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Driver shortage not just about pay, year-end report says

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The National Transportation Institute’s year-end roundup contained one surprising data point after another. The report’s conclusion, however, didn’t come as much of a shocker.

“The biggest takeaway is we’ve got a systemic labor problem,” said NTI president and CEO Gordon Klemp during a phone conference last Friday. “We don’t see a simple solution.”

Klemp and NTI’s COO Leah Shaver dug into some of the data showing how fast and by how much driver pay is increasing — and how the dollar signs still aren’t closing the gap between driver demand and supply.

Over the past three quarters, the average pay increase across all regions of the U.S. clocked in at 8.3% — the biggest jump since NTI started tracking moves in 2004-2005.

Pay increase cycles typically fall into the same pattern, Shaver said. The leading carriers move first, followed by middle payers and finally the lower quartile payers make adjustments. 

This process typically takes 30 months or more. But the most recent pay cycle was compressed to only 10 months, followed immediately by a new round of increases. 

Most important: those multiple pay moves did not result in companies’ meeting their hiring goals.

Out of a sample of 37 fleet owners, one hundred percent of the people who made changes in pay cycle reported periodic improvements in retention, said Shaver. “But 100% are still not meeting hiring goals.” 

Nineteen percent made more than two changes in the recent pay cycle, she noted. “That’s amazing.”

In an effort to retain drivers, fleet owners are doubling down on recruitment of women and minorities, eliminating some job requirements and allowing “any comfort driver could appreciate at home on truck,” Shaver said. Dogs and amenities for dogs are high on the list of driver wants.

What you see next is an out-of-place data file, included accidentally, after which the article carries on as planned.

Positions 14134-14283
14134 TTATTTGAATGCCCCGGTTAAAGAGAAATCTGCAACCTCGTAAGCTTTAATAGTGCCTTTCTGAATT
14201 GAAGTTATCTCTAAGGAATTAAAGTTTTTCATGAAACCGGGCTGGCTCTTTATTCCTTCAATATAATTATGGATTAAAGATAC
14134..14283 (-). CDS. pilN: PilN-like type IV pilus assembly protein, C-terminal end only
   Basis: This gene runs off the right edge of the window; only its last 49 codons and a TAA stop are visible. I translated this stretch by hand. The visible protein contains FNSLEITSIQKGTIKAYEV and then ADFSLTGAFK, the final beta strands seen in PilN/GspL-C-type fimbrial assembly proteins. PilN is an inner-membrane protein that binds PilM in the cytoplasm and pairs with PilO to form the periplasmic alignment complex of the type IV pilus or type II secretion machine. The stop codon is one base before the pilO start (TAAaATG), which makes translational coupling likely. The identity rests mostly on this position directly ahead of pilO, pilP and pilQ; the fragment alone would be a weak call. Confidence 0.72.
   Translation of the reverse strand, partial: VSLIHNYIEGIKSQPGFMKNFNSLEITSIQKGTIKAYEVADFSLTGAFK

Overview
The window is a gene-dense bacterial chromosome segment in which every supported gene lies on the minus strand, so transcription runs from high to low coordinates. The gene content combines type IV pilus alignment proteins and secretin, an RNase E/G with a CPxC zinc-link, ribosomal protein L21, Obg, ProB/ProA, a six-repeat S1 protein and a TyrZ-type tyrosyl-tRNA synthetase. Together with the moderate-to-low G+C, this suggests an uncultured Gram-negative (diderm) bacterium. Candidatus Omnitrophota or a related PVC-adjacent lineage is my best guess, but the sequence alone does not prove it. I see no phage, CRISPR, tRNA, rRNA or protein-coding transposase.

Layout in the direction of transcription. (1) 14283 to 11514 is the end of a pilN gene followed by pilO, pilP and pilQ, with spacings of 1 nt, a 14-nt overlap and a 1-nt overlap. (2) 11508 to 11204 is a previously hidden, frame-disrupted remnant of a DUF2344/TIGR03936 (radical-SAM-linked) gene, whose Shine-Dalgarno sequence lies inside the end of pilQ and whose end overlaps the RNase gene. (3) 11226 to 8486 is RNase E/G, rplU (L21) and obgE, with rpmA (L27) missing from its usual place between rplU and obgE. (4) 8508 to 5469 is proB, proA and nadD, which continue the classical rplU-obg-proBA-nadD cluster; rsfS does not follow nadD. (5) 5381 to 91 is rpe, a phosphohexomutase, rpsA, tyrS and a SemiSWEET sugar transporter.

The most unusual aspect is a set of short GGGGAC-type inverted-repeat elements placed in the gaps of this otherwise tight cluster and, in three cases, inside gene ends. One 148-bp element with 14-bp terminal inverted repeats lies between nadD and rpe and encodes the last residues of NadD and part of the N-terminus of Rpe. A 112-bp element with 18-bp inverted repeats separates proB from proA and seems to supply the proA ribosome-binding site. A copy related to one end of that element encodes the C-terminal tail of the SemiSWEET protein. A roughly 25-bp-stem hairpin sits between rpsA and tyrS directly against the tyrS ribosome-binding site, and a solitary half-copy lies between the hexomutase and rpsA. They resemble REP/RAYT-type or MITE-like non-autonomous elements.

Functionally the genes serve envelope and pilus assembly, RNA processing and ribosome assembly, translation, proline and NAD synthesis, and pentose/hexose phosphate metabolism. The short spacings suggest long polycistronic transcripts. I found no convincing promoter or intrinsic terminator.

Fleets are also investing more in internal and external marketing campaigns, and boosting sign-on bonuses. It’s not making much of a difference.

“Driver supply is inelastic in the short term,” Klemp said. 

A tight blue collar labor market is a big factor behind the shortage. But Klemp ticked off other reasons why fleets were having a hard time seating their trucks: increased regulation, the physical demands of the job, long, uncertain hours, ubiquitous technology and the job’s decline in social status.

These concerns are unlikely to diminish in the future. Young people aren’t interested in being truckers, Klemp said.

What is more: In a time when marijuana continues to become legal, the population that previously would have considered truck driving as a 2nd or 3rd career choice, will no longer do so due to drug testing.

The year end roundup concluded on an upbeat note— sort of.

“Some of the known technology that can make a big impact are at least three to five years out from real wide-spread use, too long under current economic projections,” NTI noted on the last slide that accompanied the presentation.

“[But] history teaches us that big problems attract money and innovation.”

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Linda Baker, Staff Writer

Linda Baker is a FreightWaves staff reporter based in Portland, Oregon. Her beat includes early-stage VC, freight-tech, mobility and West Coast emissions regulations.